The Help Desk: The talking cure

Every Friday, Cienna Madrid offers solutions to life’s most vexing literary problems. Do you need a book recommendation to send your worst cousin on her birthday? Is it okay to read erotica on public transit? Cienna can help. Send your questions to:

Dear Cienna,

We have a real piece of work in our book club. Never reads the book, always has too much to say, never stays on topic (most likely because he never reads the book.) I get the sense that he loves the book club and it might be one of his only real social outlets, but his obnoxiousness is starting to scare off other members of the club. Do you have any ideas on how to gently train a bad book club member into a better book club member?

Ann, Avalon

Dear Ann,

It takes time and patience to re-train adults to honor even basic social mores. My mother has had a persistent case of Munchausen by proxy ever since I hit puberty. I still must have a service animal taste test all of my meals when she's around for the holidays. (Don't worry, I use spiders now. It has shaved hours off my Thanksgiving and Christmas Eve grave digging.)

There are three routes you can take.

1) Tell your book club that you've noticed the conversation veers off topic pretty quickly. So, for the first half hour or so, you're going to try and keep the conversation on topic as much as possible. Remind people that if they haven't read the book, they can grab something to eat and quietly enjoy the discussion.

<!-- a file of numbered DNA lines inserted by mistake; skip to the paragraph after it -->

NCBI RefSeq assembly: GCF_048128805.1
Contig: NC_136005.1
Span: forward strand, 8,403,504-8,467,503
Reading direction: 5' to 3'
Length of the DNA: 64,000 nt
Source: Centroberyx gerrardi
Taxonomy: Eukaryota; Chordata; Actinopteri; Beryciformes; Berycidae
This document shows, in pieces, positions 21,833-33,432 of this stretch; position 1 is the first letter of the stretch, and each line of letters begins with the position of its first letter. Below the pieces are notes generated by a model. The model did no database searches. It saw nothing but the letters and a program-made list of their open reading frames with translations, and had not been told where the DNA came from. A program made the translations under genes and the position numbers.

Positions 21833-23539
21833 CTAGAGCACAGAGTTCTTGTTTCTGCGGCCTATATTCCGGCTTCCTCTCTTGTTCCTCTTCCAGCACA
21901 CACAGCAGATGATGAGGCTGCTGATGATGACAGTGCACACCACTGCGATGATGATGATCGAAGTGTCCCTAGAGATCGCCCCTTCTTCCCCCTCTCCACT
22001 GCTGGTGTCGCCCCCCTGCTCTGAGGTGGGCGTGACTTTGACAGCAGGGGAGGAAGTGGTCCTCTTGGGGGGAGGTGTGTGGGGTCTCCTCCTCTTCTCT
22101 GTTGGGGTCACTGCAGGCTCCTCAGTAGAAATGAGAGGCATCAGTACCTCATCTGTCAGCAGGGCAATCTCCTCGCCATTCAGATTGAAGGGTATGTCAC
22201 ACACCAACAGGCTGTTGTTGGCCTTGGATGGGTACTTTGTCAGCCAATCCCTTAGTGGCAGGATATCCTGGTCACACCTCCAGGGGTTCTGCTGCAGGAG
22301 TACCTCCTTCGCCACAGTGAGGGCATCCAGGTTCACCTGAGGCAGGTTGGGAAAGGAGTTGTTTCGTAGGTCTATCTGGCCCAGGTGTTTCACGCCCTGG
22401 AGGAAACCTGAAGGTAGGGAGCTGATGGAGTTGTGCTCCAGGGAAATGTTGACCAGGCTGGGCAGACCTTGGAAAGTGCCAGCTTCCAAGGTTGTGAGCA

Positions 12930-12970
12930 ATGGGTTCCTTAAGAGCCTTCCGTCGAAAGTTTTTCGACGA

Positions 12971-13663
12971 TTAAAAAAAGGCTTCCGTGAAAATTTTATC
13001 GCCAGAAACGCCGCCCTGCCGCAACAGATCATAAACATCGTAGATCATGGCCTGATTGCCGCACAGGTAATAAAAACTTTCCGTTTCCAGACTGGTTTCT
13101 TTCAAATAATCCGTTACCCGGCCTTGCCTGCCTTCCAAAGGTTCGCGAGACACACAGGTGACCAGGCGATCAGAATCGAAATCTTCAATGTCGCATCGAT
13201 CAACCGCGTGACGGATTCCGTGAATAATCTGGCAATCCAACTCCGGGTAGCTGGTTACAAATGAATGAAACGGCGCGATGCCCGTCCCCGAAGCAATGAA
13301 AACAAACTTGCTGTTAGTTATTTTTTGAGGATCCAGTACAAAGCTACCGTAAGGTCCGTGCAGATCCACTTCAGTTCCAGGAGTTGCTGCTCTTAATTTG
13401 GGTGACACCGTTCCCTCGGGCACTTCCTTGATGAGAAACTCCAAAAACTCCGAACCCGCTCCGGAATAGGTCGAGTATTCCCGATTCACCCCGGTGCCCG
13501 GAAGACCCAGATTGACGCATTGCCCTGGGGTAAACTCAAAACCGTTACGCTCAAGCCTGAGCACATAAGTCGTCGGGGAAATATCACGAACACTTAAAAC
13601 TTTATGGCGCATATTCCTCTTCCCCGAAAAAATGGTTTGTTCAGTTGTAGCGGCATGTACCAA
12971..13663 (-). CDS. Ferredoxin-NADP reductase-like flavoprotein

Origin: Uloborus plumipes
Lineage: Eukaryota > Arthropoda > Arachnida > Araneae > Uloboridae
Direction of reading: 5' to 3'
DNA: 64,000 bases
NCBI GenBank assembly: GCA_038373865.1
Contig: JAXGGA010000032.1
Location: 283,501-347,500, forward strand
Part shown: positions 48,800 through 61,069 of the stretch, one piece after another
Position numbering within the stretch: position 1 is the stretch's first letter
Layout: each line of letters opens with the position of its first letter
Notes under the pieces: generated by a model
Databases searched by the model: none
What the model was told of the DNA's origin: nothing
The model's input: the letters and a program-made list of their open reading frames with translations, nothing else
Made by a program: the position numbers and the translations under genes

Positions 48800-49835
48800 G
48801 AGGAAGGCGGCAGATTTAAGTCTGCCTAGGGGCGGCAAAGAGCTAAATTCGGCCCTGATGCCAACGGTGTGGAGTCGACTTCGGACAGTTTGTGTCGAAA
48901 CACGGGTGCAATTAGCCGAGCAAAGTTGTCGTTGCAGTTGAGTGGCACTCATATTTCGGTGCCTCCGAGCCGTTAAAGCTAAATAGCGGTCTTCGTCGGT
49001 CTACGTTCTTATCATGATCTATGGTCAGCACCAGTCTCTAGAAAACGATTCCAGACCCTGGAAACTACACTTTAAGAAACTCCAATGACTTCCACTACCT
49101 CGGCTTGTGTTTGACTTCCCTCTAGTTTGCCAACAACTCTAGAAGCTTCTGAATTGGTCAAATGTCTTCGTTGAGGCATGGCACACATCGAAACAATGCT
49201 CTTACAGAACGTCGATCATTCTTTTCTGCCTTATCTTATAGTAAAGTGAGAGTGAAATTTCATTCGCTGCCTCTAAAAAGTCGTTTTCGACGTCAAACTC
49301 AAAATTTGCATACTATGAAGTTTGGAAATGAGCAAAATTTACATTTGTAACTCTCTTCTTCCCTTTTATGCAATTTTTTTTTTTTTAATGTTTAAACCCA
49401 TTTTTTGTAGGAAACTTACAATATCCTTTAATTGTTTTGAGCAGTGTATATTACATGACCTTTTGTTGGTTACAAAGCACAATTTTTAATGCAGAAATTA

2) Get a talking stick. I know: I, too, hate talking sticks. But! I've heard they work for some groups – especially groups that have quieter folks who don't speak up as much. You can float it by your group with, "Hey, I've noticed that some people don't talk much during book club. I'd like to hear what everyone has to say. What do you guys think of using this talking stick for a bit just to train ourselves to give everyone a chance to speak?"

3) Nominate the next mouthiest person in the group to moderate discussions. Equip them with book-related questions. When your mouthy guest jumps in with his own thoughts, train them to chant, "Interesting point. How does that relate to the book?" Again and again and again.

Just as I have to remind my mom every holiday season of the notarized letter on my fridge that says, "In the case of Cienna Madrid's sudden and mysterious death, check her mother's pockets for poison," you will have to remind your badly-behaving attendee that his input is only welcome if it's on topic. If all else fails, gentle poisoning may be your next best option. Eating unripe persimmons makes a person's mouth go numb. Maybe feed him a basket of those? 'Tis the season!